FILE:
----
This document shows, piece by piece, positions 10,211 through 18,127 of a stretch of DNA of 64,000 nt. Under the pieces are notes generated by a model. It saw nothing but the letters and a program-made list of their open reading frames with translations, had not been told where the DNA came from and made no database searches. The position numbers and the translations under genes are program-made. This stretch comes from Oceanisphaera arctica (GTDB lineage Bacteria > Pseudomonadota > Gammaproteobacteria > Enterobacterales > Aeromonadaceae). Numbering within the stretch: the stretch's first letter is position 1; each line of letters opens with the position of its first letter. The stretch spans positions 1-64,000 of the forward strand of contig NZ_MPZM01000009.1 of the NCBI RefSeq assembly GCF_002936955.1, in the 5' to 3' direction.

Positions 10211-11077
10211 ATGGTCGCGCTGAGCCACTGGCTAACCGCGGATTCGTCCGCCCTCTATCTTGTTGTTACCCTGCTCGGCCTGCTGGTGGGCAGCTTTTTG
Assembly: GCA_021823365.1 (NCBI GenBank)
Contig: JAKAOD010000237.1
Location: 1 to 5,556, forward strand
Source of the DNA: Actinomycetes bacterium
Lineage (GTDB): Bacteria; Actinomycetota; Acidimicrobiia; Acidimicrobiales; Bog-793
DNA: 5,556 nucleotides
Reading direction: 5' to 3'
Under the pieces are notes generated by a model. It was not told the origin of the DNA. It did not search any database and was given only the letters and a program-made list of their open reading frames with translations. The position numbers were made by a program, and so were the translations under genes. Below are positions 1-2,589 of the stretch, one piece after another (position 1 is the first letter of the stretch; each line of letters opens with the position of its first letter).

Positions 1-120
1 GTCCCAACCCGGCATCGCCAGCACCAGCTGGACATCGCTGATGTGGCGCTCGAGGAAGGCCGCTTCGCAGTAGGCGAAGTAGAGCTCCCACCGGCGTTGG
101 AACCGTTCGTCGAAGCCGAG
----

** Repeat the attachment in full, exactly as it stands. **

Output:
This document shows, piece by piece, positions 10,211 through 18,127 of a stretch of DNA of 64,000 nt. Under the pieces are notes generated by a model. It saw nothing but the letters and a program-made list of their open reading frames with translations, had not been told where the DNA came from and made no database searches. The position numbers and the translations under genes are program-made. This stretch comes from Oceanisphaera arctica (GTDB lineage Bacteria > Pseudomonadota > Gammaproteobacteria > Enterobacterales > Aeromonadaceae). Numbering within the stretch: the stretch's first letter is position 1; each line of letters opens with the position of its first letter. The stretch spans positions 1-64,000 of the forward strand of contig NZ_MPZM01000009.1 of the NCBI RefSeq assembly GCF_002936955.1, in the 5' to 3' direction.

Positions 10211-11077
10211 ATGGTCGCGCTGAGCCACTGGCTAACCGCGGATTCGTCCGCCCTCTATCTTGTTGTTACCCTGCTCGGCCTGCTGGTGGGCAGCTTTTTG
Assembly: GCA_021823365.1 (NCBI GenBank)
Contig: JAKAOD010000237.1
Location: 1 to 5,556, forward strand
Source of the DNA: Actinomycetes bacterium
Lineage (GTDB): Bacteria; Actinomycetota; Acidimicrobiia; Acidimicrobiales; Bog-793
DNA: 5,556 nucleotides
Reading direction: 5' to 3'
Under the pieces are notes generated by a model. It was not told the origin of the DNA. It did not search any database and was given only the letters and a program-made list of their open reading frames with translations. The position numbers were made by a program, and so were the translations under genes. Below are positions 1-2,589 of the stretch, one piece after another (position 1 is the first letter of the stretch; each line of letters opens with the position of its first letter).

Positions 1-120
1 GTCCCAACCCGGCATCGCCAGCACCAGCTGGACATCGCTGATGTGGCGCTCGAGGAAGGCCGCTTCGCAGTAGGCGAAGTAGAGCTCCCACCGGCGTTGG
101 AACCGTTCGTCGAAGCCGAG